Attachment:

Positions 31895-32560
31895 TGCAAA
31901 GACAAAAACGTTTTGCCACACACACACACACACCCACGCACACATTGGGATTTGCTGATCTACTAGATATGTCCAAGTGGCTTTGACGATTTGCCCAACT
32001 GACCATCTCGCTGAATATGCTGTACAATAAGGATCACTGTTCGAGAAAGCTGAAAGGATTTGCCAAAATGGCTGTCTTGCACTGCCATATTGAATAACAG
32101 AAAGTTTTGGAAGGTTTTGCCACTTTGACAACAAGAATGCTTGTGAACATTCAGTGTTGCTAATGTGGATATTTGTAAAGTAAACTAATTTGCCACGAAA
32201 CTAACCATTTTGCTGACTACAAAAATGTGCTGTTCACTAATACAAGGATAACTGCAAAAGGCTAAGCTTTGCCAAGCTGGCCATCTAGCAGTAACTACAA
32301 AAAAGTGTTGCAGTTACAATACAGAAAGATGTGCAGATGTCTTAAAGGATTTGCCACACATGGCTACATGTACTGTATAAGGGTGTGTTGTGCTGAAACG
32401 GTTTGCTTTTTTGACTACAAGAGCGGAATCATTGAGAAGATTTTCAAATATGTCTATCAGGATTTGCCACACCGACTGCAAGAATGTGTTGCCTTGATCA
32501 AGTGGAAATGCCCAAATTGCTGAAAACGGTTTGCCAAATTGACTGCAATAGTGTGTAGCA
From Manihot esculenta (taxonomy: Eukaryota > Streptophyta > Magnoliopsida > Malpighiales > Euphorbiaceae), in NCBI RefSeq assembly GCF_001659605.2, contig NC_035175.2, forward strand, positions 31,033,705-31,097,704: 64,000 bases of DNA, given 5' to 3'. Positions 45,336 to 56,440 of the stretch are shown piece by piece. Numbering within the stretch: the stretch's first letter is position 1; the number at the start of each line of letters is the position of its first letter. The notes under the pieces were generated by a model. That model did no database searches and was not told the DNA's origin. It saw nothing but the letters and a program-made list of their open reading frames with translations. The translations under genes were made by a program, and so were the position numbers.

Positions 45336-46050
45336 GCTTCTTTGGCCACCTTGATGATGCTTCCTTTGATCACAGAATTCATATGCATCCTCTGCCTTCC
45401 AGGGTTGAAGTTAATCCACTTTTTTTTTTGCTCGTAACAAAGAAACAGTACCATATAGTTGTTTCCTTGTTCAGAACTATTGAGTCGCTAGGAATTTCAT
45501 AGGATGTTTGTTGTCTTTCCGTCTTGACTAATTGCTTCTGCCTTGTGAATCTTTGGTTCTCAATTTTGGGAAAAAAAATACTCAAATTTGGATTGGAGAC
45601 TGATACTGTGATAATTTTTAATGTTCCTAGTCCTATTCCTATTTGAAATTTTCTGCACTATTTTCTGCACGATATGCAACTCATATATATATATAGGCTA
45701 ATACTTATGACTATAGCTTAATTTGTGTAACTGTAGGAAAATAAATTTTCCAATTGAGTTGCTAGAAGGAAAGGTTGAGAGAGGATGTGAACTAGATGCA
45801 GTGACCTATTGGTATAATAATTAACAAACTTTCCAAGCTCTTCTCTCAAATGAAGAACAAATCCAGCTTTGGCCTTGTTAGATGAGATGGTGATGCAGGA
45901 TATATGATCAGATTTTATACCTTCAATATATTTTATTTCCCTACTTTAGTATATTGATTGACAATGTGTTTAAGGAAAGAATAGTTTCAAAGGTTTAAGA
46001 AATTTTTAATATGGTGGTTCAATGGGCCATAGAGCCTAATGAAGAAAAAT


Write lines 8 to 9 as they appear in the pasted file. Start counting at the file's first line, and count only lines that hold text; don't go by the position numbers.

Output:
32401 GTTTGCTTTTTTGACTACAAGAGCGGAATCATTGAGAAGATTTTCAAATATGTCTATCAGGATTTGCCACACCGACTGCAAGAATGTGTTGCCTTGATCA
32501 AGTGGAAATGCCCAAATTGCTGAAAACGGTTTGCCAAATTGACTGCAATAGTGTGTAGCA